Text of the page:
Learning loss has been mentioned frequently throughout the pandemic but it's no stranger to teachers and administrators when talking about summer learning loss. Particularly coming out of the Covid-19 pandemic, there is concern about pandemic-related learning loss in addition to summer learning loss. Specifically, parents and teachers are worried about reading fluency diminishing. Reading fluency typically diminishes during the summer months for many students. However, amidst the pandemic, preliminary data are showing that diminishment is happening during the school year as well. To combat reading fluency loss, many schools are turning to Reader's Theater as an adaptive learning solution.
What Is Reader's Theater?
Reader's Theater is an oldie but goodie. It's been around in some form or another since the late 1800s. However, it wasn't until the 1990s when reading specialist Dr. James Cummins coined the term "Reader's Theater" that it really took off. Cummins is the one who developed Reader's Theater into the form that we know it today.
Reader's Theater today is a scripted reading activity where students read different parts of a text, much like a play. The beauty of Reader's Theater is that it's adaptable for any student reading level and it can be differentiated for each student so that all students are reading from the same text but at their own reading level. Often, it's best practice for students to be grouped together in groups of 6 so that reading is more interactive and engaging.
How Does Reader's Theater Work?
There are three main steps to a reading role in Reader's Theater:
- Read your part with expression
- Respond to the reading by performing actions or making sounds
- Be aware of your surroundings and what is happening in the story
Reader's Theater can be used with any type of text but it is typically used with texts that have been adapted into a script. The beauty of using scripts for reading roles is that there are many different leveled scripts available online. This means that you can find a script that is perfect for your students no matter what reading level they are at.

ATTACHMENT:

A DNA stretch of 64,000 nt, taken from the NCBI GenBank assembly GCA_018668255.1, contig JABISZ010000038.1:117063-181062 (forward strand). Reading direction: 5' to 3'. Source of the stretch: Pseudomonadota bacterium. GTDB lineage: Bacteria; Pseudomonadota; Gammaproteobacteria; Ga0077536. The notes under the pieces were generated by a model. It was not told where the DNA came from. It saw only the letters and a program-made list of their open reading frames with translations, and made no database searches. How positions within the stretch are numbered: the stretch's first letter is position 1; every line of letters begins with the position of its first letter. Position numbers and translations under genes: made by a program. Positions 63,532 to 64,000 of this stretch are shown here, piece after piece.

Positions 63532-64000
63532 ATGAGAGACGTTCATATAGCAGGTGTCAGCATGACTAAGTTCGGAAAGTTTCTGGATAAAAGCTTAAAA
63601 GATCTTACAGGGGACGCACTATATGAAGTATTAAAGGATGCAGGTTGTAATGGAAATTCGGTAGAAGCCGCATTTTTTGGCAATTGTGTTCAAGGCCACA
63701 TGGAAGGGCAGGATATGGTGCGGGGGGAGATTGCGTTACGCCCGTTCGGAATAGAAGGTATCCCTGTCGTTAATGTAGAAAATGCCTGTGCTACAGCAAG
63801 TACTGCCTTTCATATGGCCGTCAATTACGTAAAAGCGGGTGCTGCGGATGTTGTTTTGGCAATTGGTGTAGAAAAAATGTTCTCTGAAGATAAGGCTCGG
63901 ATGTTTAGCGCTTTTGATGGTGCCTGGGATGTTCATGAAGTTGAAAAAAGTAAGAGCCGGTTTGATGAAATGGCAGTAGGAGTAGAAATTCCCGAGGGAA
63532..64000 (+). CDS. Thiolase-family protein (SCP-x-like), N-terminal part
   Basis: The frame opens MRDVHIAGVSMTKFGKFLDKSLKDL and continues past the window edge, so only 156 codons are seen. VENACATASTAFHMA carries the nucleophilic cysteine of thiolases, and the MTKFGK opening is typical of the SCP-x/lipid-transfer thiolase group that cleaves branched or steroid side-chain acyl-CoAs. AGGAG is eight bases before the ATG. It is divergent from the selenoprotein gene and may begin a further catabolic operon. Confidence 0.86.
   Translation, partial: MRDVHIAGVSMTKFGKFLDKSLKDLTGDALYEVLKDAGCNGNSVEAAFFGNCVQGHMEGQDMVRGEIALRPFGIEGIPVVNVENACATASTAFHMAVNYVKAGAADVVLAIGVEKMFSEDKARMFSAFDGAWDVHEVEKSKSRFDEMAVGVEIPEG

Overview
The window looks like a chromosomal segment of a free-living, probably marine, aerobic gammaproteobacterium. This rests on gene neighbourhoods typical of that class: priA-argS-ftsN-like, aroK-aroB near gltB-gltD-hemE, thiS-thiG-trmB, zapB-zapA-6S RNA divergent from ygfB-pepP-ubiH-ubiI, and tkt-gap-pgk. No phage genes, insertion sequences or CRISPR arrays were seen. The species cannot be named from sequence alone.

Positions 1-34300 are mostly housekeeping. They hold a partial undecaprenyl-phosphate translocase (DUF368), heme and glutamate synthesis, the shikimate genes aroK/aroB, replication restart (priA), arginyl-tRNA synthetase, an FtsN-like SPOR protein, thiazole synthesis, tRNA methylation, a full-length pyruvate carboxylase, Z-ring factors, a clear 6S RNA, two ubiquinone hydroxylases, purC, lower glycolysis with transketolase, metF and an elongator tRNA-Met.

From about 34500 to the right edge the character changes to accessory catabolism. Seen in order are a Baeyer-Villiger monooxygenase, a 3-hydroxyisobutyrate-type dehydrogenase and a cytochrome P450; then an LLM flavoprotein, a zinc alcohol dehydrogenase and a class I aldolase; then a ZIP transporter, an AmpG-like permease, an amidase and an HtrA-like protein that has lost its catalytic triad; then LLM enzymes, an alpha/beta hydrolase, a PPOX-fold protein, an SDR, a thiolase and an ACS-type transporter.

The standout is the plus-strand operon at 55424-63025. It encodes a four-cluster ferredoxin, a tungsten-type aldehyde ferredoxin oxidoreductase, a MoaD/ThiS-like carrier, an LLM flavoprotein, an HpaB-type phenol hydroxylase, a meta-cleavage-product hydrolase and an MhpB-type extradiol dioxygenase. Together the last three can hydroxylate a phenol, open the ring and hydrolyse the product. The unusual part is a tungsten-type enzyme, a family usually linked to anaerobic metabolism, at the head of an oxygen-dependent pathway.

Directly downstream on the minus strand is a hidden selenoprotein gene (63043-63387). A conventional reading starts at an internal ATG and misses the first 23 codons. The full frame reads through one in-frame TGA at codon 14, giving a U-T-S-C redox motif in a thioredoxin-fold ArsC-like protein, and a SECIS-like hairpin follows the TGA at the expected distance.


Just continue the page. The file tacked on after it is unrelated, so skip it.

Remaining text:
How Does Reader's Theater Help With Reading Fluency?
Reader's Theater helps with reading fluency because it provides a fun and interactive way for students to read aloud. Additionally, reading from a part in a play or poem helps to improve reading comprehension because students are reading for a purpose and not just reading for the sake of reading. The definition of reading fluency is reading with accuracy, speed, and expression- with expression being the most important element. Therefore, Reader's Theater is perfectly adapted to teach reading with expression through its dramatized texts! Finally, by reading with their peers, students are modeling fluent reading behaviors which will help their classmates become more proficient readers too.
What Are The Benefits Of Reader's Theater?
- Reader's Theater is adaptable for any student's reading level.
- Reader's Theater can be differentiated for each student so that all students are reading from the same text but at their own reading level.
- There are various stages throughout the program where the reading levels are tested and subsequent reading role assignments are adjusted.
- Reader's Theater helps with reading fluency because it provides a fun and interactive way for students to read aloud.
- Additionally, reading from a part in a play or poem helps to improve reading comprehension because students are reading for a purpose and not just reading for the sake of reading.
- Finally, by reading with their peers, students are modeling fluent reading behaviors which will help their classmates become more proficient readers.
- Reader's Theater also promotes social and emotional development as students learn to work cooperatively in groups and develop empathy for their peers.
How Can Schools Implement Reader's Theater?
There are a few different ways that schools can implement reader's theater into their reading curriculum.
- One way is to provide teacher-led reading rehearsals in which the whole class reads through the text together and then practices their lines. This is called a choral reading.
- Another way is to have students work in pairs or small groups to practice reading their lines. This can be done during reading workshop time, English Language Arts block, or even as a homework assignment.
- Finally, schools can also provide a reader's theater script for students to read on their own at home.
No matter how it is implemented, Reader's Theater is a great way to help improve reading fluency and comprehension while promoting social and emotional development. It's an adaptable learning solution that really fits every individual student's needs. So, if reading fluency is a concern for your school, be sure to consider implementing Reader's Theater into your reading curriculum!